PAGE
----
What You Need To Know

Rostov-on-Don is a port city and the administrative center of Rostov Oblast and the Southern Federal District of Russia. It lies in the southeastern part of the East European Plain on the Don River, 32 kilometers from the Sea of Azov. The southwestern suburbs of the city abut the Don River delta.

It is a major administrative, cultural, scientific, educational, and industrial center and a major transport hub of southern Russia. Informally, Rostov-on-Don is called the “Gate of the Caucasus” and the southern capital of Russia.

Population: 1.1 million (2012)
Area: 136.7 mi²


The currency of Russia is ruble (also spelled rouble). The ruble was also the currency of Russian Empire and Soviet Union. One ruble consists of 100 kopeikas. The ISO 4217 code of Russian currency is RUB.


Rostov-on-Don lies in a humid continental climate. The winter is moderately cold, with an average February temperature of −3.1 °C (26.4 °F). The lowest recorded temperature of −31.9 °C (−25.4 °F) occurred in January 1940. The summers are warm and sunny. July temperatures average +23.3 °C (73.9 °F). The city’s highest recorded temperature of +40.1 °C (104.2 °F) was reported on 1 August 2010. The mean annual precipitation is 643 millimeters (25.3 in), the average wind speed is 2.7 m/s, and the average air humidity is 72%.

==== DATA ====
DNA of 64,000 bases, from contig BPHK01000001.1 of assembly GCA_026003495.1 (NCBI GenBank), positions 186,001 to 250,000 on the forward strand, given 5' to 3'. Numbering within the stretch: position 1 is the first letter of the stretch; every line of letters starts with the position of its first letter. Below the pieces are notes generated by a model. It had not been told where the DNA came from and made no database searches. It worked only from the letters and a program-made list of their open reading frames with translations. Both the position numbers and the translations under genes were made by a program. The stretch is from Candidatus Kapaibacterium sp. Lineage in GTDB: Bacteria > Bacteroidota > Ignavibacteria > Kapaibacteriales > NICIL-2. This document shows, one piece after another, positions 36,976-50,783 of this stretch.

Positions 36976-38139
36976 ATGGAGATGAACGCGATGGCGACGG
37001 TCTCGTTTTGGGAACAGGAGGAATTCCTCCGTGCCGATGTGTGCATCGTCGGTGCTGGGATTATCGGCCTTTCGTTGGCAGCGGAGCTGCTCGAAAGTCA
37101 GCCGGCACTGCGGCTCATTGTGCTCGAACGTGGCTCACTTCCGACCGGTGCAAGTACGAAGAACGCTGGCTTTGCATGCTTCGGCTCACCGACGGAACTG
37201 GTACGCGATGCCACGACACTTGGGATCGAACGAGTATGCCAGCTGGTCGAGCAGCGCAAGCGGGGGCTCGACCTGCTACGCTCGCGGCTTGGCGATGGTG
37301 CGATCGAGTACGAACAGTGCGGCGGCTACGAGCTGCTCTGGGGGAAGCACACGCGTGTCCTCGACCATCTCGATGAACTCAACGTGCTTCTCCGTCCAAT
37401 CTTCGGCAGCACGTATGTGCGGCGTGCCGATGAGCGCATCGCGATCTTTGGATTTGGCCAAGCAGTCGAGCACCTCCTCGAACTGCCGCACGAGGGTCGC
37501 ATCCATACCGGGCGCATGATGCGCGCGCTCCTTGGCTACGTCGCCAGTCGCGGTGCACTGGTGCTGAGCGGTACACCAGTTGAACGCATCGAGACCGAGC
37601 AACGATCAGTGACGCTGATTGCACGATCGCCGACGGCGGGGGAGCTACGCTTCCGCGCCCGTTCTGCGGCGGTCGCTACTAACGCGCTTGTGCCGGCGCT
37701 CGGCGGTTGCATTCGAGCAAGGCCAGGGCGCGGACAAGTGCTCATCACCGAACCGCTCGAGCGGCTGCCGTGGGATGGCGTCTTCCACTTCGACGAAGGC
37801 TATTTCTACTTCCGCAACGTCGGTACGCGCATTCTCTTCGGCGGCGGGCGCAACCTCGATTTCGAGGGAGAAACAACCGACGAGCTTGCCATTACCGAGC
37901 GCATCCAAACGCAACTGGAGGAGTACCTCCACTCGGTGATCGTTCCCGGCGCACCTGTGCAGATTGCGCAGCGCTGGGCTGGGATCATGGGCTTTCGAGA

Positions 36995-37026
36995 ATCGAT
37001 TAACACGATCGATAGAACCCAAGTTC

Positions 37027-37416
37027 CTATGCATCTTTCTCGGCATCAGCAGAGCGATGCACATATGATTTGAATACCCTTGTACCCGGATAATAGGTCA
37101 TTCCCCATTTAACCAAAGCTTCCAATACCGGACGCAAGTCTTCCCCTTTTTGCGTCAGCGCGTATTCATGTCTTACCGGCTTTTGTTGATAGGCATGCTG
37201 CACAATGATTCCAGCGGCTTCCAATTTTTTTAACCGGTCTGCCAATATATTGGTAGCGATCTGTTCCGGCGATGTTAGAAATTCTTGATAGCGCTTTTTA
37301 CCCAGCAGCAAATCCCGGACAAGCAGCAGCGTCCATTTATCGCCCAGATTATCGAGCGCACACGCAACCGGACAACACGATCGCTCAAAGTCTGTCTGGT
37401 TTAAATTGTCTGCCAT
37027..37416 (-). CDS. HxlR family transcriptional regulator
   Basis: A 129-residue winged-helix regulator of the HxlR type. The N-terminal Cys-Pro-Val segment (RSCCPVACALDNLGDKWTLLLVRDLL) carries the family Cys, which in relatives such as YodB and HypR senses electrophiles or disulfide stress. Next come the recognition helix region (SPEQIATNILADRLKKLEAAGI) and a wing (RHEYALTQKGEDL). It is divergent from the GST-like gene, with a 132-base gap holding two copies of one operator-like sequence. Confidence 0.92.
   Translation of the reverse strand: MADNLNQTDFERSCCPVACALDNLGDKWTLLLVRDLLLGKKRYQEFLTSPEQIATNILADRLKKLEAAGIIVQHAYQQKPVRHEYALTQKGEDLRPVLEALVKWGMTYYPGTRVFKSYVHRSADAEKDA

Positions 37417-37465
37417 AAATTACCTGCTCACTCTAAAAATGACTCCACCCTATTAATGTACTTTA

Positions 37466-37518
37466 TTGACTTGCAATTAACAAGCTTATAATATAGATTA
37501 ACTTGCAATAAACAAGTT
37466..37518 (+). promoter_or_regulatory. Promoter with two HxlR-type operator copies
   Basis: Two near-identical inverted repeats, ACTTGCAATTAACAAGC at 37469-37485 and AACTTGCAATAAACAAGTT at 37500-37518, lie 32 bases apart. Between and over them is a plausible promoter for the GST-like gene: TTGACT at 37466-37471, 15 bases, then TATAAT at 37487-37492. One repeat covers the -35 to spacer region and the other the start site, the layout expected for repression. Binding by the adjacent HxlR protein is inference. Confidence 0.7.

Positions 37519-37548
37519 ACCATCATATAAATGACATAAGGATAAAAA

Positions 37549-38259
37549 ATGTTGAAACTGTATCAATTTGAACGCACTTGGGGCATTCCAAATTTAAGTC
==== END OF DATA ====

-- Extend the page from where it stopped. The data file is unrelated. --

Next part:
Russian is the only official language in Rostov on don

Economy overview

Rostov’s favorable geographical position at trading crossroads promotes economic development. The Don River is a major shipping lane connecting southwestern Russia with the north. Rostov-on-Don is a trading port for Russian, Italian, Greek and Turkish merchants selling, for example, wool, wheat and oil. It is also an important river port for passengers. The Rostov-on-Don agricultural region produces one-third of Russia’s vegetable oil from sunflowers.


Rostov-on-Don hosts higher educational establishments, including universities, academies, secondary schools of vocational training including colleges, technical schools, specialized schools, and elementary schools of vocational training including lyceums, professional colleges and schools of general education.

Getting around

There is no metro system in Rostov, and the tram (light rail) system is limited. The bus system can be hard to understand, but is VERY efficient and reliable. However, any public transport can be used to some degree if you have a GPS-capable phone, or an application such as YandexMaps to find routes. Alternatively, route maps are posted on many bus stops; just show up to the bus stop, determine the bus number, and wait. Buses come very often in Rostov, so you won’t have to wait long. If you are unsure of what bus you need, most buses have their entire route listed on the side (in Russian only).
Buses in Rostov are often very crowded, but are inexpensive.
If you are issued a small ticket on either the bus or the tram, keep it, as the conductor may ask to see it. SkyExpress taxi offers service in English, and Leader taxi can be booked online, probably with Google translate. A word of warning: Rostov is home to several unlicensed taxi “companies” which may attempt to scam foreigners. ALWAYS determine the fare to your destination before sitting in the taxi.

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